Within limits, most systems can recover from perturbation through some combination of negative feedbacks. An example is your body temperature. If something makes it goes up -- exercise, for example, or being outside on a hot, humid day -- you sweat, bringing your temperature back down. If your body temperature goes down too much, you increase your rate of burning calories, and also have responses like shivering -- which brings it back up. Those combine to keep your temperature in a narrow range (what the biologists call homeostasis).
Push it too much, though, and the whole thing falls apart. If your temperature rises beyond about 105 F, you can experience seizures, convulsions, brain damage -- or death. Your feedback mechanisms are simply not able to cope.
This, in a nutshell, is why climate scientists are so concerned about the effects of anthropogenic carbon dioxide. Within limits -- as with your body temperature -- an increase in carbon dioxide results in an increase in processes that remove the carbon dioxide from the atmosphere, and the whole system stays in equilibrium. There is a tipping point, however.
The problem is that no one knows where it is -- and whether we may have already passed it.
A new piece of research from the Virginia Polytechnic Institute has indicated that this flip from stability to instability may be fast and unpredictable. A paper authored by a team led by paleobiologist Shuhai Xiao, that came out last month in Geology, looks at one of the main destabilization events that the Earth has ever experienced -- when the "Snowball Earth" thawed out in the late Precambrian Period, 635 million years ago.
Artist's conception of the Precambrian Snowball Earth [Image is in the Public Domain, courtesy of NASA/JPL]
So in less than a million years, the Earth went from being completely covered in ice to being subtropical. The jump in global average temperature is estimated at 7 C -- conditions that then persisted for the next hundred million years.
Xiao et al. describe this as "the most severe paleoclimatic [event] in Earth history," and that the resulting deglaciations worldwide were "globally synchronous, rapid, and catastrophic."
Carol Dehler, a geologist at Utah State University, is unequivocal about the implications. "I think one of the biggest messages that Snowball Earth can send humanity is that it shows the Earth’s capabilities to change in extreme ways on short and longer time scales."
What frustrates me most about today's climate change deniers is that they are entirely unwilling to admit that the changes we are seeing are happening at an unprecedented rate. "It's all natural," they say. "There have been climatic ups and downs throughout history." Which is true -- as far as it goes. But the speed with which the Earth is currently warming is faster than what the planet experienced when it flipped between an ice-covered frozen wasteland and a subtropical jungle. It took 800,000 years to see an increase of the Earth's average temperature by 7 degrees C.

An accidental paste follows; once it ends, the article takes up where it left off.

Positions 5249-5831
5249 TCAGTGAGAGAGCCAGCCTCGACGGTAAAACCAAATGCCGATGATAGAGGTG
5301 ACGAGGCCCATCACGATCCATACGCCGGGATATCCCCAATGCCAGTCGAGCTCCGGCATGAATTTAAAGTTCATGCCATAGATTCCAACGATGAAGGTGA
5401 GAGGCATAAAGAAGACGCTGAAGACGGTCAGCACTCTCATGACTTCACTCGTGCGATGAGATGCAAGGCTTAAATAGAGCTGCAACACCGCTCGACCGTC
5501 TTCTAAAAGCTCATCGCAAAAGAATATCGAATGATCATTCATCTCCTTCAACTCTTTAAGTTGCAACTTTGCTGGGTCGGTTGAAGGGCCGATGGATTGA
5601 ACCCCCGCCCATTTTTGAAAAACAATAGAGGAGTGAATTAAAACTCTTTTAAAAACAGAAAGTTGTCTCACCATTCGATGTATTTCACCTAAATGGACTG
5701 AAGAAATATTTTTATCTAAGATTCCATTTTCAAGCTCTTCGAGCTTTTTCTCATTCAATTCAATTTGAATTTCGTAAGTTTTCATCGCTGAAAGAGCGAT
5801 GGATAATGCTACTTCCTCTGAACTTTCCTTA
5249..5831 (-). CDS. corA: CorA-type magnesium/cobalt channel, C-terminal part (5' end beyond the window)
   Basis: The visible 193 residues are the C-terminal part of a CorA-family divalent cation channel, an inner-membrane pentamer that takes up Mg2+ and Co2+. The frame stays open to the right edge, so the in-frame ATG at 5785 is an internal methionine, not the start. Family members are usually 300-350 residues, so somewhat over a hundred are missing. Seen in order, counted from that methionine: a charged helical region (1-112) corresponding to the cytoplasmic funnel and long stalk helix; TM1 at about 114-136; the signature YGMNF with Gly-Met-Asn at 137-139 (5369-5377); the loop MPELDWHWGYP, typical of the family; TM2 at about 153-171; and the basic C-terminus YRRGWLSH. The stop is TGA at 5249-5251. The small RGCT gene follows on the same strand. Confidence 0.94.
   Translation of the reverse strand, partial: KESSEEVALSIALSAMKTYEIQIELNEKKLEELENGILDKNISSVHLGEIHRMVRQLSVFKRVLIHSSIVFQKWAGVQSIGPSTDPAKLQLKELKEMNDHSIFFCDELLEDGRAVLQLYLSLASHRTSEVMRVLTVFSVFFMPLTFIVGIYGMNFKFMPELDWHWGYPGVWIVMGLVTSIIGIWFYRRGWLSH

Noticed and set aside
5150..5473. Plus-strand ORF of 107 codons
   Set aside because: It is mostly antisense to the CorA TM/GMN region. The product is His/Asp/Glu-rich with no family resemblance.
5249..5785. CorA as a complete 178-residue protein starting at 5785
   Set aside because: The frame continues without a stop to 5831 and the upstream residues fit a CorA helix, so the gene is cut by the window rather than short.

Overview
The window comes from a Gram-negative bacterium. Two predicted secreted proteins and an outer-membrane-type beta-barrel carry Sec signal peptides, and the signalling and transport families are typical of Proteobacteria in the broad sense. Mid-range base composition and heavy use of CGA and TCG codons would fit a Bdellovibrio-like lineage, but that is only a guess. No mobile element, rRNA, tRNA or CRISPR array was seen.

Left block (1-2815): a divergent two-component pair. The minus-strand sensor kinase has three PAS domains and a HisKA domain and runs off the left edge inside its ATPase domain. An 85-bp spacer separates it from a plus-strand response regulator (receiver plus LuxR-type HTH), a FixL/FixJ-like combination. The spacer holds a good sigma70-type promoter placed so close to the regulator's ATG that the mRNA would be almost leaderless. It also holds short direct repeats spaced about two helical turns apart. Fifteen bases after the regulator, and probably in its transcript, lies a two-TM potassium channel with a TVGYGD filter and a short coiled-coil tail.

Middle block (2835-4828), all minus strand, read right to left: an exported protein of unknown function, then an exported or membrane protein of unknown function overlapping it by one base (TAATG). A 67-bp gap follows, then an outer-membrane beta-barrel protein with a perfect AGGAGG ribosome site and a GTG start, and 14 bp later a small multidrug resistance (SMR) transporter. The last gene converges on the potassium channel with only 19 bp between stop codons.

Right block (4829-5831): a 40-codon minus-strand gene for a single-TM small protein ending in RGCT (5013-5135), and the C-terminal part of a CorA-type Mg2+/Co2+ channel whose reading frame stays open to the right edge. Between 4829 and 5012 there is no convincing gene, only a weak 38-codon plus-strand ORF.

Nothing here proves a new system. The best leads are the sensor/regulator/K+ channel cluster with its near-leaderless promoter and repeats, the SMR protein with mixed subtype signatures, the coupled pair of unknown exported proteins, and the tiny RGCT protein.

The best climate models predict that's what we'll see in two hundred years.
And that is why we're alarmed.
It's unknown what kind of effect that climate change in the Precambrian had on the existing life forms. The fossil record just isn't that complete. But whatever effect it had, the living creatures that were around when it happened had 800,000 years to adapt to the changing conditions. What's certain is that an equivalent change in two centuries will cause massive extinctions. Evolution simply doesn't happen that quickly. Organisms that can't tolerate the temperature fluctuation will die.
We can only speculate on the effects this would have on humanity.
This is clearly the biggest threat we face, and yet the politicians still sit on their hands, claim it's not happening, that remediation would be too costly, that we can't prevent it, that short-term profits are more important than the long-term habitability of the Earth. Our descendants five hundred years from now will look upon the leaders from this century as having completely abdicated their responsibility of care for the people they represent.
Presuming we still have descendants at that point.
This week's Skeptophilia book recommendation combines science with biography and high drama. It's the story of the discovery of oxygen, through the work of the sometimes friends, sometimes bitter rivals Joseph Priestley and Antoine Lavoisier. A World on Fire: A Heretic, an Aristocrat, and the Race to Discover Oxygen is a fascinating read, both for the science and for the very different personalities of the two men involved. Priestley was determined, serious, and a bit of a recluse; Lavoisier a pampered nobleman who was as often making the rounds of the social upper-crust in 18th century Paris as he was in his laboratory. But despite their differences, their contributions were both essential -- and each of them ended up running afoul of the conventional powers-that-be, with tragic results.
The story of how their combined efforts led to a complete overturning of our understanding of that most ubiquitous of substances -- air -- will keep you engaged until the very last page.
[Note: If you purchase this book by clicking on the image/link below, part of the proceeds will go to support Skeptophilia!]